The recently released report detailing Baylor University's significant missteps in handling sexual assault cases is an impressive document. It argues persuasively that university administrators ignored the complaints of female students in order to protect Baylor's football team.
Baylor's Board of Regents has fired Head Football Coach Art Briles and demoted President Ken Starr. (He has now resigned his position as chancellor, and will remain a law professor.) They have implemented a plan to bring the university into full compliance with Title IX—the federal statutes that requires colleges to police sexual harassment and assault—"and have apologized to the Baylor community.
Note that the report is the Regents' summary of the results of an independent investigation conducted by law firm Pepper Hamilton. The lawyers did not prepare their own written report, which led my colleague Anthony Fisher to cry foul:
Keeping secret the highly relevant names and deeds of those responsible for this situation is bad enough. The fact that this investigation hasn't even yielded a written report works very much in favor of an institution which would like the public to believe that it has found religion (so to speak) and will never stray from the path again.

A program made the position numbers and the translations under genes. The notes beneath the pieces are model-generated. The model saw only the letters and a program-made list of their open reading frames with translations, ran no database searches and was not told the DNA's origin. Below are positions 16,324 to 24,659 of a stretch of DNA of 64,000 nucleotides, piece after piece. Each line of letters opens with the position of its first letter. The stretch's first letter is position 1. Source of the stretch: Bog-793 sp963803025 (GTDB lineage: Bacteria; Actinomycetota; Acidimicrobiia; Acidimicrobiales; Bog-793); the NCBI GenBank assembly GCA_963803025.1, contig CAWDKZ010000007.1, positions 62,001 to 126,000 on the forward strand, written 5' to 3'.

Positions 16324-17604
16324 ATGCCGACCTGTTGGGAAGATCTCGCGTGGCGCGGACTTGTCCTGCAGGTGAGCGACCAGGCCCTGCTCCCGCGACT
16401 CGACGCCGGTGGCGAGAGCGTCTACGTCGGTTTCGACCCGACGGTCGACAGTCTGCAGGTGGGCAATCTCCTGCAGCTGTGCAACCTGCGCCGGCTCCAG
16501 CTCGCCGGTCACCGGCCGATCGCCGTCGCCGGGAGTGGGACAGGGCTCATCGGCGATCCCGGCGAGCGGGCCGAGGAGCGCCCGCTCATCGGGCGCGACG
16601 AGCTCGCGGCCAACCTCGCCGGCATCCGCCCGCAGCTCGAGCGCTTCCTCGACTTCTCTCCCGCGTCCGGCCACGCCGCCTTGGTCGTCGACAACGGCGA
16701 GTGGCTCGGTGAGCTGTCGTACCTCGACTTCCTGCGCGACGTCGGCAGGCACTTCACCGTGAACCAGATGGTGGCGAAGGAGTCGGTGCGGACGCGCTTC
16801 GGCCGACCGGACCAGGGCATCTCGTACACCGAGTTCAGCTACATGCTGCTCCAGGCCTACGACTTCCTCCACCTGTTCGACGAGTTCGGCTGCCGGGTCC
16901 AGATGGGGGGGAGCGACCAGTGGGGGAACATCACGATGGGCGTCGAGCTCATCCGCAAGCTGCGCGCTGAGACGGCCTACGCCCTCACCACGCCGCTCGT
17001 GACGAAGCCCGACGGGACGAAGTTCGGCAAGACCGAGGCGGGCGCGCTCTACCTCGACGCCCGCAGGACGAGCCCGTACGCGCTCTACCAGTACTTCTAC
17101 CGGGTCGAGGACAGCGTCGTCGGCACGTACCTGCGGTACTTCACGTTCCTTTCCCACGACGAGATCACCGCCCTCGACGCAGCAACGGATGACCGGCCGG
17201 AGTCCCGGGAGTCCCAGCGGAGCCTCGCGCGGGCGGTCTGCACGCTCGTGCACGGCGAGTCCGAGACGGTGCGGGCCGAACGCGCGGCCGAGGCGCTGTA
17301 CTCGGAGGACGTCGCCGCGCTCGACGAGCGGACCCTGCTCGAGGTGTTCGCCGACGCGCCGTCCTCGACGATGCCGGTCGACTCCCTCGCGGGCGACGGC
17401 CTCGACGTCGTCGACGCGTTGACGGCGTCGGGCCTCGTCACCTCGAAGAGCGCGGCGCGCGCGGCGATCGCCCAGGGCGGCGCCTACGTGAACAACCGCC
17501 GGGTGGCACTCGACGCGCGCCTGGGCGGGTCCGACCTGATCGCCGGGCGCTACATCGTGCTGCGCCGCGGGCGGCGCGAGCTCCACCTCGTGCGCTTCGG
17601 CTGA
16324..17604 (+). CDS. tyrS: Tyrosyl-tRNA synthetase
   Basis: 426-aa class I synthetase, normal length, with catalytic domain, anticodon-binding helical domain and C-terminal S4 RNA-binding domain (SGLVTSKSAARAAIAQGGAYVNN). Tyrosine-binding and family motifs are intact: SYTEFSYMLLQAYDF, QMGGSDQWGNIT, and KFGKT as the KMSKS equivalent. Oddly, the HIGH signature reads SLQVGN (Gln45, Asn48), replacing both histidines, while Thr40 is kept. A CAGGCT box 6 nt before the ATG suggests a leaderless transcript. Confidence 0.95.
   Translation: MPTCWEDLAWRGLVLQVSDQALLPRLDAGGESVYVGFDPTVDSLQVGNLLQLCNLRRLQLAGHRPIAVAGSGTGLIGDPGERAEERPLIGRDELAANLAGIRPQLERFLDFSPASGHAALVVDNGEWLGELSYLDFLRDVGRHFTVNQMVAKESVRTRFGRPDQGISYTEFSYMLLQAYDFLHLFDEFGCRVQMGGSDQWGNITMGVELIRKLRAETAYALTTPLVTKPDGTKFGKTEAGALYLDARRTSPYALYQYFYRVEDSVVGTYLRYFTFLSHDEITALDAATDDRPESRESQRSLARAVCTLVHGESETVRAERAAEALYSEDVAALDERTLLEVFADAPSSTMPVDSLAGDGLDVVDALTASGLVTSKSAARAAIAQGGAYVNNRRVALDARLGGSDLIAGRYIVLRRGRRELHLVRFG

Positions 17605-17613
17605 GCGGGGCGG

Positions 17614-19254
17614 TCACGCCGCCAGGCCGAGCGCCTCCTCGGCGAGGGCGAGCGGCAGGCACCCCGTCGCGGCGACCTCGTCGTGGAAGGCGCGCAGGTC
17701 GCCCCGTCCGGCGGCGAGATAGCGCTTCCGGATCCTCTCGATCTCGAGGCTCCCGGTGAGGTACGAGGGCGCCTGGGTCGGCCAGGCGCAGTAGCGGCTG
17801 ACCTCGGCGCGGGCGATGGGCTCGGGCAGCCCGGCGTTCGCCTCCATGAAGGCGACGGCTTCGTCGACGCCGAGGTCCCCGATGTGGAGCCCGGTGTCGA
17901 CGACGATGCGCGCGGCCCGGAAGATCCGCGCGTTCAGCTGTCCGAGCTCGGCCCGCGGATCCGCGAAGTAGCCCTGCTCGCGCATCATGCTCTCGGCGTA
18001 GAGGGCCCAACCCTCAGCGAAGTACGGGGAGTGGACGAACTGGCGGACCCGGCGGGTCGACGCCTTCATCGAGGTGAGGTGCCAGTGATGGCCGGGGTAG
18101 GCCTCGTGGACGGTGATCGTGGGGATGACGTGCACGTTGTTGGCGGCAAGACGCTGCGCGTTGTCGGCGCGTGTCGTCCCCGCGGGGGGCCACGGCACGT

There's a whole lot of "transparency and accountability" not being pursued here.
Baylor's myriad failings are obvious, and it's not at all clear things will get noticeably better for victims of sexual assault at the university, although Title IX is infamous for encouraging universities to over-correct their rape adjudication procedures.
Slate's Nora Caplan-Bricker thinks the Baylor situation makes a great argument for getting universities even more involved in policing rape. In a provocative piece titled "The Crisis at Baylor Proves Colleges Should Handle Rape Cases, Not Leave Them to the Courts," she writes:
The courts eventually fulfilled their role—but if Baylor had listened to the first woman who spoke up, it may have been able to prevent a string of horrendous crimes.